Effective leadership for inclusionary practice
assessment considerations for cognitively challenged students
This chapter focuses on leadership for effective inclusion for students with cognitive challenges. As leadership is pivotal to enhancing student outcomes, we explore how leaders influence teachers and promote inclusionary practices in terms of facilitating professional development and differentiation in instruction and assessment. Deconstructing two case studies in relation to the literature, we illustrate the complexities in addressing teaching and learning for inclusion, and highlight the importance of principals having an ethic of care and an appreciation of diversity. An inclusive leadership framework is proposed which articulates the essential knowledge, skills, and attitudes/beliefs principals and system leaders must acquire and refine in order to effectively lead in diverse schools and systems. In the exploration of the research, it was overtly evident that educators are grappling with differentiation and its implications for them as leaders of learning due to an inherent lack of preparation and pragmatic professional development. We therefore created two models designed to address the demand for building leadership capacity at the system and school levels that encompass leaders, educators, as well as paraprofessionals in the pursuit of enhanced outcomes for students with special needs. The foundation of the capacity building models is the development of a pool of expert leaders who can engage in peer coaching relationships, thereby influencing professional development and team-based case management. We advocate for closer community engagement between university experts and school systems, as well as a greater nexus between inclusion theory and practical pedagogical differentiation in preservice programmes.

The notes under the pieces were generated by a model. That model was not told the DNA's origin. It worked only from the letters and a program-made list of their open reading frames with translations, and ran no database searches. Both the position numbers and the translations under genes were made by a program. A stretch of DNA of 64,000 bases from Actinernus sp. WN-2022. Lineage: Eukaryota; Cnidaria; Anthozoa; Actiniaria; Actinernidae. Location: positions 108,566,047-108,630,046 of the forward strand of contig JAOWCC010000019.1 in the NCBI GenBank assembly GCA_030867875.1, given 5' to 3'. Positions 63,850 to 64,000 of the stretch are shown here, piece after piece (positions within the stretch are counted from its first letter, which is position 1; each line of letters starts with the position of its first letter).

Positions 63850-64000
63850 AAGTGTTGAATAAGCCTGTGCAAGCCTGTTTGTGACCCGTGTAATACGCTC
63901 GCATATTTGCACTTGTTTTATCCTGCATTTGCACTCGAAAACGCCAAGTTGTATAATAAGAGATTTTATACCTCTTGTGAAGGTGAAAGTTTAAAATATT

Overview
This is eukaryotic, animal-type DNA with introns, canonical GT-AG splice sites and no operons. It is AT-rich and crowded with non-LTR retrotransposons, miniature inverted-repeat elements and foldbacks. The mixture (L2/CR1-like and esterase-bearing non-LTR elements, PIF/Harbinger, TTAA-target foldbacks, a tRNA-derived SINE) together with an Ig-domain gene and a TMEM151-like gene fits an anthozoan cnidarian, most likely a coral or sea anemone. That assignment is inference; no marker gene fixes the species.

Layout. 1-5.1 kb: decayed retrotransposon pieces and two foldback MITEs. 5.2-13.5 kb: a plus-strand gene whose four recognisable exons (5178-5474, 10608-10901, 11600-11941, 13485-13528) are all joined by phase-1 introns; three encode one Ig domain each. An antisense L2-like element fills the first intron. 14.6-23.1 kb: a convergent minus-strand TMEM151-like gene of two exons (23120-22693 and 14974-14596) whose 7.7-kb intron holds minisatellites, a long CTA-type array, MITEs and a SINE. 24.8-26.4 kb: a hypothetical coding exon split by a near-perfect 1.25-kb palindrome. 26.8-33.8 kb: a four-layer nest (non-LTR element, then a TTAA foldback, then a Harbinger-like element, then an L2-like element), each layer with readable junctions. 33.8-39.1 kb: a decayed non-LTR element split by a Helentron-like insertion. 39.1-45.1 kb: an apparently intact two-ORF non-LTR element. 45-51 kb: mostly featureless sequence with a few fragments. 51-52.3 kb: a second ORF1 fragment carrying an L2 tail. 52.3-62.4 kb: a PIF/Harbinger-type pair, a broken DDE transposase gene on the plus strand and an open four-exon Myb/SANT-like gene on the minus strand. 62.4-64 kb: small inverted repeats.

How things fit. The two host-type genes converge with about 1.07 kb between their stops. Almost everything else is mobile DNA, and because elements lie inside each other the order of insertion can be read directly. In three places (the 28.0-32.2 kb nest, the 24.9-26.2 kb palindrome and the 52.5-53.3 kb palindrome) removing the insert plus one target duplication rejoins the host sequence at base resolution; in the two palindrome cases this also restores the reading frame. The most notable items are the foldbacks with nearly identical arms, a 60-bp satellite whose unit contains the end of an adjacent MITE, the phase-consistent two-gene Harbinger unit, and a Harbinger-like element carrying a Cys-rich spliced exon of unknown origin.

Fournier, E. , Scott, S. (2016)., Effective leadership for inclusionary practice: assessment considerations for cognitively challenged students, in S. Scott (ed.), Leadership of assessment, inclusion, and learning, Dordrecht, Springer, pp. 199-223.
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